Small Is Better in Africa’s Economies as Biggest Nations Stumbleby and
Kenya, Rwanda benefit from cheap oil, economic diversity
Nigeria, South Africa drag down growth in sub-Saharan Africa
East African nations are playing an increasing role in driving growth in the world’s poorest continent as they ride a wave of cheap oil, slowing inflation and lower interest rates. Left behind: Former powerhouses Nigeria and South Africa.
The economies of Kenya, Rwanda, Tanzania and Uganda are all set to expand more than 5 percent this year, International Monetary Fund projections show. Nigeria, struggling with weak crude prices, power outages and mismanagement of the currency, faces a 1.8 percent contraction. South Africa is set to stagnate as it contends with political and labor turmoil and lackluster demand for its minerals.
The bad news for commodities producers has been a boon for East Africa, which has done better at developing agriculture and manufacturing industries. Low prices of energy and other inputs also have helped contain inflation and interest rates, in turn shoring up consumer spending. The region is also reaping the benefits of an improved regulatory regime and increased investment in transport links and telecommunications.
“East African nations and other oil importers have largely been insulated from the slump currently being experienced by the big commodity producers,” said Stuart Culverhouse, chief economist at Exotix Partners LLP in London. “The fact that they were unable to rely on behemoth industries also forced them to take some tough decisions and tough reforms earlier and they are now reaping the benefits.”
A growth spurt is visible in Kenya, East Africa’s biggest economy. The government is spending $3.2 billion on a rail link between the two main cities and the same amount on paving 10,000 kilometers (6,213 miles) of roads by 2020. Nairobi, the traffic-choked capital, is a giant construction site, with the value of approved building plans surging 41 percent in the first five months of the year. Giant cranes tower over the city as they raise glass-clad skyscrapers.
Rwanda is positioning itself as a regional financial and conference center by cutting red tape, increasing high-speed Internet access and improving roads and electricity supply. Tanzania has begun tapping an estimated 58 trillion cubic feet of natural gas from offshore fields and intends using it to fire up new factories and commercial farms. Uganda is gearing up to become an oil producer by 2020 and expects to attract $8 billion in investment from three offshore companies that have been issued production licences.
With Nigeria and South Africa accounting for about half of sub-Saharan Africa’s output, the boom in East Africa and a handful of small West African economies like Ivory Coast and Senegal won’t be enough to fully offset flagging growth for the region. The IMF in July forecast an expansion of just 1.6 percent this year, down from 3.3 percent in 2015, and an annual average of 5.7 percent in the decade prior to that.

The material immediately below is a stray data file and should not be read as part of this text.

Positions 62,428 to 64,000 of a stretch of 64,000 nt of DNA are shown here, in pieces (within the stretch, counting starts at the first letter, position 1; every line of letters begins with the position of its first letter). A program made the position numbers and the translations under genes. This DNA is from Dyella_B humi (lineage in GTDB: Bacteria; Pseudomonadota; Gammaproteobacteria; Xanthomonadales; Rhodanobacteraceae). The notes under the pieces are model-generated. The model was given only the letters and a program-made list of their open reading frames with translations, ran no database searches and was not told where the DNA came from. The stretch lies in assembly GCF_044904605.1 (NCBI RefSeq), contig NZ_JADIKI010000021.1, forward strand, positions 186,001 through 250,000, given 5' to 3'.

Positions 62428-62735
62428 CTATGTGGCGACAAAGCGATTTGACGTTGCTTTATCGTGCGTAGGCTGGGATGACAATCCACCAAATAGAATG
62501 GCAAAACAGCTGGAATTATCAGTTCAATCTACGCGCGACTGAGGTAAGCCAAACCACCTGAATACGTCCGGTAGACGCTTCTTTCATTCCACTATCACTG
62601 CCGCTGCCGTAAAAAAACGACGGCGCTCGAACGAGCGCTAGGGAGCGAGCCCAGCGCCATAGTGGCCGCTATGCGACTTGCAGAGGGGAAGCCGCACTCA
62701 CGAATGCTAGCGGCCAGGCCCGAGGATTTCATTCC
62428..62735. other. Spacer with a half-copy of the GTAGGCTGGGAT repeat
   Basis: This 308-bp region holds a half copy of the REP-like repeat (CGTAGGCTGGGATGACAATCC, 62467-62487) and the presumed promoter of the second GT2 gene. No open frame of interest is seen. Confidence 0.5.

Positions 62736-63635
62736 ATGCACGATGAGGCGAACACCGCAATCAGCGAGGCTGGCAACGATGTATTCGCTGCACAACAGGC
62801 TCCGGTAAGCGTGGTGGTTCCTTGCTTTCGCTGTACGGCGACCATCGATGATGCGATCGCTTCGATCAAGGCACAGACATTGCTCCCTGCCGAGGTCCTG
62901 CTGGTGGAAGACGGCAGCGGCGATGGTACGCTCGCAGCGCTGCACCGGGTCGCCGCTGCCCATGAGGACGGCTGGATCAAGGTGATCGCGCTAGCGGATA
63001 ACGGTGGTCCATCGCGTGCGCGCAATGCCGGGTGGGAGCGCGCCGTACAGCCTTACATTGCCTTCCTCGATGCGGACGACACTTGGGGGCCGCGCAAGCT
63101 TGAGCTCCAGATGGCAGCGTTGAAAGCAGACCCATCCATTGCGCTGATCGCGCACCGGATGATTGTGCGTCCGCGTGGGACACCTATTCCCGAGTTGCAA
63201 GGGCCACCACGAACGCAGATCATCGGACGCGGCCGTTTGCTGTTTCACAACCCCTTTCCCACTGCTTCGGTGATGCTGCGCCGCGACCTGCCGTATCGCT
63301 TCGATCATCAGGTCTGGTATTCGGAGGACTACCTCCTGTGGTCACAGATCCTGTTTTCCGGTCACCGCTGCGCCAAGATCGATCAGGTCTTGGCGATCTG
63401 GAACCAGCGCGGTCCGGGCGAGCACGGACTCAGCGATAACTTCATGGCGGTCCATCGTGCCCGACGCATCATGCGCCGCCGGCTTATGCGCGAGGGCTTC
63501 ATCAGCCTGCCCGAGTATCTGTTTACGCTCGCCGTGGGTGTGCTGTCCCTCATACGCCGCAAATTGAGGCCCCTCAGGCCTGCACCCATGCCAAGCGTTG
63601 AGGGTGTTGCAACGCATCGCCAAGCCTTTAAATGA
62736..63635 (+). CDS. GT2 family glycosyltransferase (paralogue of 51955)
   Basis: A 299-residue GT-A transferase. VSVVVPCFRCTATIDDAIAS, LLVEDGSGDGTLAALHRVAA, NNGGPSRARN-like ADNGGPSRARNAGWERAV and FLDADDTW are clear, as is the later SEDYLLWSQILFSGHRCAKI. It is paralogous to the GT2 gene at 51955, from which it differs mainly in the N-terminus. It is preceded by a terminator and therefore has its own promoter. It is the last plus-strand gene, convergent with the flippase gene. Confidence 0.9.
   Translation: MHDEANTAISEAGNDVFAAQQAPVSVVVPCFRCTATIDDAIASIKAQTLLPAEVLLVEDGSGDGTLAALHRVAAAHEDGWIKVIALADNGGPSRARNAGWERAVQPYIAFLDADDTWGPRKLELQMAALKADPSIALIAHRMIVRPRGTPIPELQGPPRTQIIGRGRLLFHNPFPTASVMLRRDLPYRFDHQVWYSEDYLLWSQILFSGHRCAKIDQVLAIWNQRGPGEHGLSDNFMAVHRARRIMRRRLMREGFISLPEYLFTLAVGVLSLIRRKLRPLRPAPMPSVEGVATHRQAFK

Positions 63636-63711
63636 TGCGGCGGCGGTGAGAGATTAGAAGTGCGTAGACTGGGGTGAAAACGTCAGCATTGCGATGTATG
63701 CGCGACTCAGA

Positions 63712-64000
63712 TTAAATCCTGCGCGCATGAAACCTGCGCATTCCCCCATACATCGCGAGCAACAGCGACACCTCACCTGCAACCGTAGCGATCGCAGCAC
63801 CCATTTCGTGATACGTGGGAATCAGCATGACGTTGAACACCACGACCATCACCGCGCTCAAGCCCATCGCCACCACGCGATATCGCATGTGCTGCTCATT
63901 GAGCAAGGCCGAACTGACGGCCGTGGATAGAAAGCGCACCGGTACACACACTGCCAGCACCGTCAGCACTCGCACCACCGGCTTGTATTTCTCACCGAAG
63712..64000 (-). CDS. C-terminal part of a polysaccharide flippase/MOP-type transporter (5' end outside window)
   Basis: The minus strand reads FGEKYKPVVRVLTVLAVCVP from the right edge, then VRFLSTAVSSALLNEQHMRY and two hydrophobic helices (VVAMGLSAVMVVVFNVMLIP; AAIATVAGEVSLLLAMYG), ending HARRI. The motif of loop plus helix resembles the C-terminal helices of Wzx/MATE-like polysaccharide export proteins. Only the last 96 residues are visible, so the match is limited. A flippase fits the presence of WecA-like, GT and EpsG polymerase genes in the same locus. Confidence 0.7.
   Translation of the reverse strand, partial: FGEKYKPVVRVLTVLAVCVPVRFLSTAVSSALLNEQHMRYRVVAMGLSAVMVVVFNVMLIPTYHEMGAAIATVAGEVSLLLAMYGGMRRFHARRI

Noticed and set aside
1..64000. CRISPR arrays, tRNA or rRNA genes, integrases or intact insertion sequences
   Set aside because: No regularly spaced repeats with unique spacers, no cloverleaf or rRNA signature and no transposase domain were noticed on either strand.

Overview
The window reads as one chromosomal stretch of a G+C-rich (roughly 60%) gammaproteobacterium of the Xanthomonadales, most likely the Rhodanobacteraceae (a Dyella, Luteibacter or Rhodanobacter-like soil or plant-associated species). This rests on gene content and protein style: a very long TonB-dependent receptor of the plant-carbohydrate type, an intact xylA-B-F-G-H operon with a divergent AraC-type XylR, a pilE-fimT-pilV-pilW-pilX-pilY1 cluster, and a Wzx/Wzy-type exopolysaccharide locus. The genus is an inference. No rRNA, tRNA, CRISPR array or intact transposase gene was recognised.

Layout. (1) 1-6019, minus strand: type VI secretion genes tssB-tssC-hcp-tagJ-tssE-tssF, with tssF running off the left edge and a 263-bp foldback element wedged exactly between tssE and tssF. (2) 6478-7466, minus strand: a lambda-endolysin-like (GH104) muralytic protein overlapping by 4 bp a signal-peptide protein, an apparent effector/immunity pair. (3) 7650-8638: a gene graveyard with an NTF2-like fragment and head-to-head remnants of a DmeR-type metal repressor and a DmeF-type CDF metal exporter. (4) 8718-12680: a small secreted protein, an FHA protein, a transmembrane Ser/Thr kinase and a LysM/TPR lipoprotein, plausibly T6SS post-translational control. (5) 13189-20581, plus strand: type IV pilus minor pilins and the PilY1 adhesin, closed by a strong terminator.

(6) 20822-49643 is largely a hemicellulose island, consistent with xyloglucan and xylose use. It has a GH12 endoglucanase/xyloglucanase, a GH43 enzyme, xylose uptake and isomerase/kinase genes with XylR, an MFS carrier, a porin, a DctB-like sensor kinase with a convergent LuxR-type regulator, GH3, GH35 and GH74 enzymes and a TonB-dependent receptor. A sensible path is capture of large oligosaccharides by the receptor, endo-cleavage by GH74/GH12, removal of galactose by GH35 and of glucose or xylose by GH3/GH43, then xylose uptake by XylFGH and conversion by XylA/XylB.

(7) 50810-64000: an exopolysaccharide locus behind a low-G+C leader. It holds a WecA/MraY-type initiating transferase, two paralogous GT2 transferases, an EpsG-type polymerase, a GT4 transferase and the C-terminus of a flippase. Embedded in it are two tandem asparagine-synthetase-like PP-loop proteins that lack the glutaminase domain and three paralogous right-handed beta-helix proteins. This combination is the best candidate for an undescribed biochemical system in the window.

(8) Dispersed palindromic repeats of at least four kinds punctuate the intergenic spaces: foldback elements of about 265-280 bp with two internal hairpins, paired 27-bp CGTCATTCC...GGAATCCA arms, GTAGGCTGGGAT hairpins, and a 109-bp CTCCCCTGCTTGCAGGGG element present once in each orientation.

Good Times Gone
Africa’s growth potential has undergone a structural shift and is unlikely to replicate that heyday -- largely the result of the commodity boom and some policy improvements that can’t be replicated -- any time soon. John Ashbourne, an economist at Capital Economics Ltd. in London, expects the region’s economy to grow an average of about 4 percent annually for the next five to 10 years.
“The narrative of 6 percent growth as far as the eye can see and Africa as a new China is dead, or at least dying, but it was always a bit overblown,” he said by e-mail. “At the end of the day Africa is still huge, has a growing population and massive natural resources. There will always be opportunities.”
Investor interest remains subdued for now. The MSCI EFM Africa Index of shares, excluding South Africa, where investors are using stocks to hedge against the rand, has dipped 8.4 percent this year. A gauge of stocks across 24 frontier markets has gained 8.5 percent.
Foreign direct investment into Africa fell to $71.3 billion last year, down from $88.5 billion in 2014, according to accounting firm EY. Kenya attracted 95 new projects, the second-most after South Africa, which won 130, while just 53 went to Nigeria, it said.
Investors tend to generalize more about sub-Saharan Africa than other regions and the prevailing negative sentiment makes it more difficult for East Africa to take growth to a new level, according to Razia Khan, head of Africa macro research at Standard Chartered Plc in London.
“If the enthusiasm for the bigger economies has gone, it becomes much more difficult for the smaller economies, even if they are doing well,” she said.
South Africa is mired in political crisis: President Jacob Zuma and Finance Minister Pravin Gordhan are locking horns over who controls the National Treasury and state-owned companies, while government and ruling party officials issue conflicting policy statements.
In Nigeria, the economy shrank for a second consecutive quarter in the three months through June, squeezed by weaker oil prices and declining output as militants destroyed energy installations in the Niger River delta. Businesses have also been hamstrung by foreign currency shortages as the central bank has sought to peg the naira.
Nomura International Plc economist Peter Attard Montalto sees countries such as Kenya, Tanzania and Rwanda outperforming Africa’s biggest economies until at least the end of next year.
“East Africa has been chugging along nicely,” he said from London. “That should continue provided countries don’t squander the advantages of lower energy prices and continue to effect reforms that attract investment.”